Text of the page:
ATHENS: Greece is looking into swapping a big chunk of its bailout loans with a 50-year government bond as a way to achieve debt relief once it attains a primary budget surplus this year, an official close to the discussions said on Saturday.
Twice bailed out with ¤240bn by its eurozone partners and the International Monetary Fund, Greece aims at a primary budget surplus this year, excluding interest payments, which will allow it to seek debt relief from its lenders.
International lenders have already agreed they could give Athens further debt relief, likely in the form of lower financing costs or extended repayment of its loans, if it meets its fiscal targets this year.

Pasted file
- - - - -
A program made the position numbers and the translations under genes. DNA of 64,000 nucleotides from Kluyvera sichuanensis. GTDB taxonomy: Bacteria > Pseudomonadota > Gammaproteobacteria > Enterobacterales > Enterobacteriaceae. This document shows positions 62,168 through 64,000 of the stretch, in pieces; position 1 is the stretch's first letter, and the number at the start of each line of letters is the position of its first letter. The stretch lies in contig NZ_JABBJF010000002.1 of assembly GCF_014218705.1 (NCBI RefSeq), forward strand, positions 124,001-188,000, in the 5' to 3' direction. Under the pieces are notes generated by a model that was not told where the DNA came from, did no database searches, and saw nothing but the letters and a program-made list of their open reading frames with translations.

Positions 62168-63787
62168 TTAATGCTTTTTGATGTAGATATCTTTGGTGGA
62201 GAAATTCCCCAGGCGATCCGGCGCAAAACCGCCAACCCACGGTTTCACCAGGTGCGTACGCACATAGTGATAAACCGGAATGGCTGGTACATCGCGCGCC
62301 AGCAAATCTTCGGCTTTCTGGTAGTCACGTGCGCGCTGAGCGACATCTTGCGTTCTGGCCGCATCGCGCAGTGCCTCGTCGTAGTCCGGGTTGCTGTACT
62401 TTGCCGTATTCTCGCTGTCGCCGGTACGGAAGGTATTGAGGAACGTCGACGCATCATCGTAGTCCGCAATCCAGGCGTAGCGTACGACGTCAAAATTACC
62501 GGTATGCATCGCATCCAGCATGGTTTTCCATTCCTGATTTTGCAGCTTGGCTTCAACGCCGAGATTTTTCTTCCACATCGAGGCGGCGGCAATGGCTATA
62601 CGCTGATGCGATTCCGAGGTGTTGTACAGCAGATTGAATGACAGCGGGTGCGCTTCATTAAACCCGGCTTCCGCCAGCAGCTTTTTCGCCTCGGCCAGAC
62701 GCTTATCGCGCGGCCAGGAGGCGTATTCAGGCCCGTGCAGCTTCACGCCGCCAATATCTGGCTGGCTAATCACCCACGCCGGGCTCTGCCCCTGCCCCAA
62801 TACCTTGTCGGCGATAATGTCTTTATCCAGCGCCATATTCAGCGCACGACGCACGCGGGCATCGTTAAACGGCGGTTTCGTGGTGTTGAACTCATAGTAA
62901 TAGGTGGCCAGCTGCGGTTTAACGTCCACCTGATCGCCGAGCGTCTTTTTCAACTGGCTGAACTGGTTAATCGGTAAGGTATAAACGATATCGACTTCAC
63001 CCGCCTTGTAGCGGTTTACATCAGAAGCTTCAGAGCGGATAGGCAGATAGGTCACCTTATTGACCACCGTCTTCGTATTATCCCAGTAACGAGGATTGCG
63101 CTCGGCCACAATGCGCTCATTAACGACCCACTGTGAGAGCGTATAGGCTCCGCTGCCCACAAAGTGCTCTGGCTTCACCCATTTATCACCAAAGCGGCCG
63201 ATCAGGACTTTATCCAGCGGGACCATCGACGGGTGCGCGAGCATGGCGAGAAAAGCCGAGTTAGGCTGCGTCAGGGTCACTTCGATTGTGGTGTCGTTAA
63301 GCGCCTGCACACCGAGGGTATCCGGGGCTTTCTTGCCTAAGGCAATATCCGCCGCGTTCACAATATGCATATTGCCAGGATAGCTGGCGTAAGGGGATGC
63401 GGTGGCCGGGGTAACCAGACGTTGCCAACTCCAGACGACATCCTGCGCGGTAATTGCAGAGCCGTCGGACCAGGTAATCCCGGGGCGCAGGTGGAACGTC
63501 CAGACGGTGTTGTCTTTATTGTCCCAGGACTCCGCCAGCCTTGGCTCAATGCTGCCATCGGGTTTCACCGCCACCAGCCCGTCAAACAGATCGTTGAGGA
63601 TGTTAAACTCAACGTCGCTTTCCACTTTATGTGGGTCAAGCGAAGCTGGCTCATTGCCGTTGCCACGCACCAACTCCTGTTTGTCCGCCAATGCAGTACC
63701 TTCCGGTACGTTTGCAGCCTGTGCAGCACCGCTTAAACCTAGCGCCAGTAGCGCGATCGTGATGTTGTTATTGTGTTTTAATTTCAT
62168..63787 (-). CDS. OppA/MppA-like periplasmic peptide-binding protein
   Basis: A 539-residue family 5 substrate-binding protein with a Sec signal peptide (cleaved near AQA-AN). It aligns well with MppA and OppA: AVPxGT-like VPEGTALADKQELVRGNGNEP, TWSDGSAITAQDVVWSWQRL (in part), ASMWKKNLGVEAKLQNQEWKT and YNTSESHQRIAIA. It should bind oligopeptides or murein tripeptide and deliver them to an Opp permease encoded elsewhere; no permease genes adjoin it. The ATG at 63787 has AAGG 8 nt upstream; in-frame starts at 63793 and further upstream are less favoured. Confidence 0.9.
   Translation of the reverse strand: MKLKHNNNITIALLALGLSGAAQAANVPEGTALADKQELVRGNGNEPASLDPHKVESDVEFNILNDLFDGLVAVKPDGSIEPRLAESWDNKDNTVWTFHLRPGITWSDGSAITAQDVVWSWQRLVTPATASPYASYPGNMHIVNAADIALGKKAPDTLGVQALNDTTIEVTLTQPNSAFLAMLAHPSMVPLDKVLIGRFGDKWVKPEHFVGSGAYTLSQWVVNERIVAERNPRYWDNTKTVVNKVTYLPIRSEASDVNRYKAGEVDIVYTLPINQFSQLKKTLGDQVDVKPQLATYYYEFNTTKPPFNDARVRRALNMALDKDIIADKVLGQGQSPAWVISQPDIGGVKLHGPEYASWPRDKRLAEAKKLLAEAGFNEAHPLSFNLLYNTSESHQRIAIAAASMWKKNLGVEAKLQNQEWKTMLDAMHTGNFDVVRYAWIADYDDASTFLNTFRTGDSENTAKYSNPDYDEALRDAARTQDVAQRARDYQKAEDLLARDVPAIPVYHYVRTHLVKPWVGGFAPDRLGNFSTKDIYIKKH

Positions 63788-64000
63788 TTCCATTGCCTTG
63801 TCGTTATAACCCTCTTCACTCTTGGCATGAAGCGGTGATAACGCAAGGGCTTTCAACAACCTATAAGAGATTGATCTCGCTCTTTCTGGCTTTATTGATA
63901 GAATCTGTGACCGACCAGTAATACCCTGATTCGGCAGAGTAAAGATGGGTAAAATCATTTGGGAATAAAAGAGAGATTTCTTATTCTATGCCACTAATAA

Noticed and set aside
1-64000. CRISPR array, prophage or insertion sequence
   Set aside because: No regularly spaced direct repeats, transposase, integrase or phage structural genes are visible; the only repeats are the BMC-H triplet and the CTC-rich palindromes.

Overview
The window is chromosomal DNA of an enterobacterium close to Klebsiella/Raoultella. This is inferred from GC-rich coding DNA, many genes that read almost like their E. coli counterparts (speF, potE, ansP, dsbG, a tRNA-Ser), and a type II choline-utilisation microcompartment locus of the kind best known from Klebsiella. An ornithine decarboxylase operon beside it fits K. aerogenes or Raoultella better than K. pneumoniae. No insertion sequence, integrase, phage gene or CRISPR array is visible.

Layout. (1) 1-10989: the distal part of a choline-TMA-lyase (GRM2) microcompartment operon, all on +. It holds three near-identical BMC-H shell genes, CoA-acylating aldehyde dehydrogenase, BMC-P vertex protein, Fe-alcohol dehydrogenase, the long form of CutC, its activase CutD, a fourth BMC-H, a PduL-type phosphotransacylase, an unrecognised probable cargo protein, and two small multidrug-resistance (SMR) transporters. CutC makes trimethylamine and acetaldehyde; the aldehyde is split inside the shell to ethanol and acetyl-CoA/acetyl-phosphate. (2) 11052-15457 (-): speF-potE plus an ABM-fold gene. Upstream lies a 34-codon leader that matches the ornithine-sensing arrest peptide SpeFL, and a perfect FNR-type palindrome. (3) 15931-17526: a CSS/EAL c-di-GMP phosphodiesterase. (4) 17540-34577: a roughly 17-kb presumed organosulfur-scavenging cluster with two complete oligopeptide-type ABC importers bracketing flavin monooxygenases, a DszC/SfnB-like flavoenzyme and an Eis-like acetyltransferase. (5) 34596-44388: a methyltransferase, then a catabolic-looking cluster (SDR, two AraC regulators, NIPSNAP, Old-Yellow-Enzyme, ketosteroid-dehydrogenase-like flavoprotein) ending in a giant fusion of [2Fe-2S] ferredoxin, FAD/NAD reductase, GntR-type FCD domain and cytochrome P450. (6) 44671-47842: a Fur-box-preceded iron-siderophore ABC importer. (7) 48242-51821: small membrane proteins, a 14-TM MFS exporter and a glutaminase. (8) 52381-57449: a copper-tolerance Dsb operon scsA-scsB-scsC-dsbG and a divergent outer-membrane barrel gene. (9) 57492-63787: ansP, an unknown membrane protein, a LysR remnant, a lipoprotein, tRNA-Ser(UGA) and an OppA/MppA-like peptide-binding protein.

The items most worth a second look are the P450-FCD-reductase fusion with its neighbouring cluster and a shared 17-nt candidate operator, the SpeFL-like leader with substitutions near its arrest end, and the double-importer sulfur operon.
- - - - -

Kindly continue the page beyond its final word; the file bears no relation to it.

“Among the proposals being examined at a technical level as part of debt relief measures is issuing a long-term bond with a maturity of up to 50 years to possibly replace the bilateral loans from the first bailout,” said the official who declined to be named.
The official did not disclose the size of the bond issue under discussion.